By Steven J. Smith
BOCA RATON — You’d be hard-pressed to find anyone who knew the city of Boca Raton and its history better than Peggy McCall.
Mrs. McCall served as volunteer archivist for the Boca Raton Historical Society for more than 25 years, helping to establish the society’s local history search collections and assisting hundreds of researchers in their work. Her passion for the job and the breadth of her work earned her many important accolades over the years, including the 1991 Woman of the Year, the Myrtle Butts Fleming Award (the historical society’s highest honor) and in 1998 she was inducted into the Boca Raton Walk of Recognition.
Mrs. McCall died on Sept. 18, her 91st birthday. She was born in New York City, according to her son, Howard McCall Jr., and moved to Florida in the early 1930s.
“She lived in places like Mount Dora and Orlando,” he said. “But her family settled in Vero Beach. Her father was in the citrus business. He owned orange groves and was the president of a packing company. He had a great name: Jack Frost.”
Mrs. McCall attended Florida State College For Women, as it was originally called, then returned to Vero Beach when World War II broke out to work in the hospital. It was there she met Howard McCall, who was an airman at the naval air station.
“She had a boyfriend, who happened to be my dad’s best buddy,” her son said. “When he got shipped out, he said, ‘Howard, I want you to make sure you take care of Peggy for me.’ He certainly did!”
The two were married in 1943 and would spend 68 years together, right up to Howard Sr.’s death in December 2011. They had three children — Carol, Howard Jr. and Russell — followed by nine grandchildren, 19 great-grandchildren and four nieces and nephews.
“I remember her from my childhood as being very active,” her son remembered. “She was a good swimmer, tennis player and golfer. My dad had an architectural practice that he opened in Boca and we moved there in 1959.”
That was when Boca Raton was at the beginning of an explosive growth spurt.
“Back then we had a four-digit phone number,” her son said. “The town consisted of about 5,000 people and everybody knew everybody. My parents moved us here just as Boca was beginning to grow, when IBM and FAU came in. My mother had a chance to be very active in a very active town at a very active time.”
Mrs. McCall was a founding member of the Debbie Rand Memorial Service League and a member of the Art Guild of Boca Raton. She joined the Boca Raton Historical Society, becoming an honorary trustee and served as treasurer, membership chairman and then archivist for a quarter of a century.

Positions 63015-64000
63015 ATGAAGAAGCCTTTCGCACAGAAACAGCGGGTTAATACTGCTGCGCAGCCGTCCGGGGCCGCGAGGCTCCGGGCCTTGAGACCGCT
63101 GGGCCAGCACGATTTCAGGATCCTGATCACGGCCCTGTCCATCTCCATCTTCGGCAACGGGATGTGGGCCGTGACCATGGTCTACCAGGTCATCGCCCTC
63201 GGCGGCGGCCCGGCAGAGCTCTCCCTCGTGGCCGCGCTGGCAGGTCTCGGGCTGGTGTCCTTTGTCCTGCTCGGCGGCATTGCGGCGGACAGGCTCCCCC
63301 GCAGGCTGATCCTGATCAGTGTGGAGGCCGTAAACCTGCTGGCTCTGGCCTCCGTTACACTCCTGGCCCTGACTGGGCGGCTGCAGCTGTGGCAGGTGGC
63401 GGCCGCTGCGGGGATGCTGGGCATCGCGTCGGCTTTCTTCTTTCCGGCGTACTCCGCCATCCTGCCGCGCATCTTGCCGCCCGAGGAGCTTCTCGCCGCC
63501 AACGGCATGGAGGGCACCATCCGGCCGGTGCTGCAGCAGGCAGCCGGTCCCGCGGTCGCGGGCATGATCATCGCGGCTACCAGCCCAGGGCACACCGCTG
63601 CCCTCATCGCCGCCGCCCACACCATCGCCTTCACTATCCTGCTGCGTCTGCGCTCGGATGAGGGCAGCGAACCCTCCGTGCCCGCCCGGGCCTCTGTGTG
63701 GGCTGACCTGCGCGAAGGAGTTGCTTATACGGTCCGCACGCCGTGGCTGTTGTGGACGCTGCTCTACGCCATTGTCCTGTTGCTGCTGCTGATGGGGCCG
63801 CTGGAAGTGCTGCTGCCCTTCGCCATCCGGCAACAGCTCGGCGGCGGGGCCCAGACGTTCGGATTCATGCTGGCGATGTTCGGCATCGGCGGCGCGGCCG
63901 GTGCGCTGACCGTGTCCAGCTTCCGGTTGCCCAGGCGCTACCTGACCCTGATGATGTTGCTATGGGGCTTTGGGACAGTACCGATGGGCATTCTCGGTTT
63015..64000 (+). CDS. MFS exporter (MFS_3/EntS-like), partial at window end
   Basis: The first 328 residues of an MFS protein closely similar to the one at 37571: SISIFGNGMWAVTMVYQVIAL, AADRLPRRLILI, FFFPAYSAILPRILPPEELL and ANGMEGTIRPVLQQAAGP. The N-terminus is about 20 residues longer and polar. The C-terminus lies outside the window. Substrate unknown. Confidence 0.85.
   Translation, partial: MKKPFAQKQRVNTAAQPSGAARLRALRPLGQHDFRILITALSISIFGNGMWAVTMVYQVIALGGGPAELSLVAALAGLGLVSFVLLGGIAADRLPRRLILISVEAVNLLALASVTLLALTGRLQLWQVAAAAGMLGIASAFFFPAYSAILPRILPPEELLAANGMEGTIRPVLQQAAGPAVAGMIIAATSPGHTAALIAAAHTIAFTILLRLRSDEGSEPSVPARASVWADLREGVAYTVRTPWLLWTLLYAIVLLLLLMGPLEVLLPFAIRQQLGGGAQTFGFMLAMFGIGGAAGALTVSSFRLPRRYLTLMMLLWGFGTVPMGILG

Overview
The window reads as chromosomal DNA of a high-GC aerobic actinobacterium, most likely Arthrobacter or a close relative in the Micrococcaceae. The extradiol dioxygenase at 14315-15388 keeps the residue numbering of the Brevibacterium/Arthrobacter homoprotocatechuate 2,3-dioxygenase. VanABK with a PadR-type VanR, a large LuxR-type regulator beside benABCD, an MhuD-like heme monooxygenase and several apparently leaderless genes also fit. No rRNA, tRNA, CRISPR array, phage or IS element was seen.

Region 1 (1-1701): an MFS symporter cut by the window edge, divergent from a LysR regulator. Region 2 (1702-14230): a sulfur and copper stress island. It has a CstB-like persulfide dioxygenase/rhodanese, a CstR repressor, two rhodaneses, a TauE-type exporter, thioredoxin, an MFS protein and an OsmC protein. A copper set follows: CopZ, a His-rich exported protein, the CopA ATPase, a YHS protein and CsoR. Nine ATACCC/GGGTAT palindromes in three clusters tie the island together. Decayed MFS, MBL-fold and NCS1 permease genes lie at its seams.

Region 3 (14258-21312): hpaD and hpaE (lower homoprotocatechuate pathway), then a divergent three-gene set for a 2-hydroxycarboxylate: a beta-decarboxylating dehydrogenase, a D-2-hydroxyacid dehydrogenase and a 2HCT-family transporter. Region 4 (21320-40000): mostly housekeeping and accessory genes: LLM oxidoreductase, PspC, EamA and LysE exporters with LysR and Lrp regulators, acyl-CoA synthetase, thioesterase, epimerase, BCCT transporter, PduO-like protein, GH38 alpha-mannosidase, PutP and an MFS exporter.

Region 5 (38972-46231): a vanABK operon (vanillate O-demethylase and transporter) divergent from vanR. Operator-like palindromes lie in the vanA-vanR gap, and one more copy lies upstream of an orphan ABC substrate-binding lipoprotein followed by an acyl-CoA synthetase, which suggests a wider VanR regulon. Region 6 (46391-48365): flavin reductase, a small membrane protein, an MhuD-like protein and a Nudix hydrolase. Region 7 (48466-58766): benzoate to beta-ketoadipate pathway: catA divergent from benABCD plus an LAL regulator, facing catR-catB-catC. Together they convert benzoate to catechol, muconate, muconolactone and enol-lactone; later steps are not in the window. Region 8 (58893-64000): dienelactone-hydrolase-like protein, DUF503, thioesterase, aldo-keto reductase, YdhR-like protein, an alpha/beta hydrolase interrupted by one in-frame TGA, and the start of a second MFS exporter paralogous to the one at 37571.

“She was a real history buff and really enjoyed genealogy,” her son said. “When she finished doing our family tree, she helped other people get started on theirs. That’s what led her to her role as archivist at the historical society, where she excelled. She was extremely organized, in a non-computer sort of way. She could track down heirs of a plumbing company to get drawings of a house that was built on 12th Street. She was as much a private detective as she was an archivist.”
As a mother, her son remembered Mrs. McCall as a no-nonsense disciplinarian next to her more laid-back husband.
“But all the kids in the neighborhood liked her,” he said. “She was a young mother, so she was up to speed and relevant to my friends. Kids weren’t hesitant to come to our house. No generation gap there.”
Eschewing the computer, Mrs. McCall was better known for handwritten letters and long telephone conversations.
“She was never one for the Twitter, text message era,” her son said. “She preferred writing you a 10-15 page letter by hand. She was a reader — and a writer.”
Mrs. McCall’s life was celebrated with a memorial service on Oct. 11 at St. Gregory’s Episcopal Church, where she was a member for over 55 years. The family requests that remembrances be made in her name to the Memorial Fund of St. Gregory’s Episcopal Church or to the Boca Raton Historical Society General Fund, 71 N. Federal Highway, Boca Raton, FL 33432.
By Steven J. Smith